By Hannah Slattery, LPC, NCC
Dr. William Glasser, internationally recognized psychiatrist who is best known as the creator of Choice Theory and author of Reality Therapy, believed that most of life’s unhappiness derived from our dissatisfaction in our relationships. One of the key differences between Dr. Glasser’s workand others is that Glasser believed in personal choice. We tend to blame and excuse our behaviors on external factors, ie. I yelled at my husband because he didn’t take out the garbage when I asked him to. Blaming external factors for our behaviors encourages us to continue to lead unsatisfactory lives.
Our 5 Basic Needs
The reason we are yelling at our husband to take out the trash or getting upset that our wife won’t initiate intimacy is that we are trying to get our needs met. The issue isn’t that we are trying to get our needs met, it is how we are trying to fulfill the needs. Dr. Glasser established the 5 basic needs that he believed everyone possessed; survival, love and belonging, power, freedom, and fun. These needs were not placed in a hierarchy, rather a spectrum where an individual may possess a higher need for love and belonging and a lower need for freedom.
If we are to believe that our marriage is based on love, shared values, and common goals, then why do we continue to say or do hurtful things? The idea is that we are trying to meet our needs in the best way we can. One crucial tool to help your relationship is to understand your partners’ basic needs. If my partner has a strong freedom and fun need but I have a strong survival and love and belonging need we may have to work harder to better understand each other. Having strong basic needs that conflict with each other does not mean you have to live in a relationship full of conflict. One of the first steps to establishing a healthier relationship is to ask yourself and then your partner, “ Do I want to put maximum effort into rebuilding or healing the relationship?”.
Start taking responsibility
The most empowering and eye-opening experience you can have with yourself and your partner is to start to take responsibility for your actions. You cannot help that your partner didn’t take out the trash when you wanted them to, but you can help if you yell or hold hurt and anger when they don’t. This doesn’t mean you and your partner can’t share household responsibilities but most people would be a lot more willing to take out the trash for their partner who isn’t constantly yelling at them. We have the power to change our lives based on the choices we make, this is regardless of age, experience, ethnic background, or hormonal function.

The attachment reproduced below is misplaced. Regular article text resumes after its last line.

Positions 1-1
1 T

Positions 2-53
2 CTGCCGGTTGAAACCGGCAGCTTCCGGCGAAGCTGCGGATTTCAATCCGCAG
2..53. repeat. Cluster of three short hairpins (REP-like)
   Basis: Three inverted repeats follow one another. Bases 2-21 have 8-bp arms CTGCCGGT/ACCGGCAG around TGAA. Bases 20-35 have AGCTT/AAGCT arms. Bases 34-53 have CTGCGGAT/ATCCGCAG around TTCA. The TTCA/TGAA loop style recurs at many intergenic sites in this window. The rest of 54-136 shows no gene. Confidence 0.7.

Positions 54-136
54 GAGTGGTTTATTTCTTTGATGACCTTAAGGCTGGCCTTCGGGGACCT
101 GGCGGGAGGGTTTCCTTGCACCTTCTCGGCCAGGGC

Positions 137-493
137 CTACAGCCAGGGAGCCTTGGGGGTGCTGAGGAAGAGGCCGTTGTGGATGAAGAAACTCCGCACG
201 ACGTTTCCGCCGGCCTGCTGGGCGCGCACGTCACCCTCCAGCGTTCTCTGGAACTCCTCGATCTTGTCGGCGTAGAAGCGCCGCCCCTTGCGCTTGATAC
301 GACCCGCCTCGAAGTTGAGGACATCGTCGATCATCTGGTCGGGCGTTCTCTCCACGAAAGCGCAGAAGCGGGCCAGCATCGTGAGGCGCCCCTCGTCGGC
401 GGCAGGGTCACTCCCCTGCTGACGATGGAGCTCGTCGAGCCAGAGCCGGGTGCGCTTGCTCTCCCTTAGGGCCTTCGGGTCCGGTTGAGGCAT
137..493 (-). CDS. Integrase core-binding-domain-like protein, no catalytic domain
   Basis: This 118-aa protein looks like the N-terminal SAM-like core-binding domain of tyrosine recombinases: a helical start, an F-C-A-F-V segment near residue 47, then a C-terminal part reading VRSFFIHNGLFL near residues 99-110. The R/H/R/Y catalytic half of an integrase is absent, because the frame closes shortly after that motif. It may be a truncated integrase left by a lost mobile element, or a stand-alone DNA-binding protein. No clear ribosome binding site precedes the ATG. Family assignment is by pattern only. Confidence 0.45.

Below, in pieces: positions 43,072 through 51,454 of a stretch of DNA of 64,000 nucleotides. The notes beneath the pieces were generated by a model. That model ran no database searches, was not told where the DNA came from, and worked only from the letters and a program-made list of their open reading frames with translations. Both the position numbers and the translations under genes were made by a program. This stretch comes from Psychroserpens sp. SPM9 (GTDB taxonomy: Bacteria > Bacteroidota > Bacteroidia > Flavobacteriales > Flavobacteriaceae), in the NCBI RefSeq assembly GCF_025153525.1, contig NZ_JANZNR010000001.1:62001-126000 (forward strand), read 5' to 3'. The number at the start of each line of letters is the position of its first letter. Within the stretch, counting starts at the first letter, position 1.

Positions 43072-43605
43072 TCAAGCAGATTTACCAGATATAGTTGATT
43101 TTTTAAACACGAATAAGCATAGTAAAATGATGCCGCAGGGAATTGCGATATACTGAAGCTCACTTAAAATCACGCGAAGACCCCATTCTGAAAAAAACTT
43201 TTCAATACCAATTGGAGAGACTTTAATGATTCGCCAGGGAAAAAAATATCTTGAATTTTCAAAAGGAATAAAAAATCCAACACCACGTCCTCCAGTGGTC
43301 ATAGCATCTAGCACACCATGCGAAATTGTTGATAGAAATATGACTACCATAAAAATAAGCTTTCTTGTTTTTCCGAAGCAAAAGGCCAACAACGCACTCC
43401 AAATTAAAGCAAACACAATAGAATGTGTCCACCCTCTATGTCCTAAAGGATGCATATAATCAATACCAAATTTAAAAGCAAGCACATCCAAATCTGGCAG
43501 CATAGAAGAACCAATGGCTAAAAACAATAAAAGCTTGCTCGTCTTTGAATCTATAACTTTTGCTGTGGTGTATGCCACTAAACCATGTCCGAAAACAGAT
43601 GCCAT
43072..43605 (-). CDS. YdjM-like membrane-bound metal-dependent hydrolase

10 Axioms of Choice Theory
There are ten axioms to Choice Theory:
The only person whose behavior you can control is our own.
All we can give or get from other people is information.
All long-lasting psychological problems are relationship problems.
The problem relationship is always part of our present lives.
What happened in the past that was painful has a great deal to do with what we are today, but revisiting this painful past can contribute little or nothing to what we need to do now: improve an important, present relationship.
We are driven by five genetic needs: survival, love and belonging, power, freedom, and fun.
We can satisfy these needs only by satisfying a picture or pictures in our Quality Worlds.
All we can do from birth to death is behave. All behavior is Total Behavior and is made up of four inseparable components: acting, thinking, feeling and physiology.
All Total Behavior is designated by verbs, usually infinitives and gerunds, and named by the component that is most recognizable.
All Total Behavior is chosen, but we have direct control over only the acting and thinking components.
These 10 components can be highly effective in reestablishing healthy boundaries with yourself and your partner. If you are currently unsatisfied with your relationship with your partner and are interested in couples therapy please feel free to reach out to Graceful Therapy to schedule an appointment.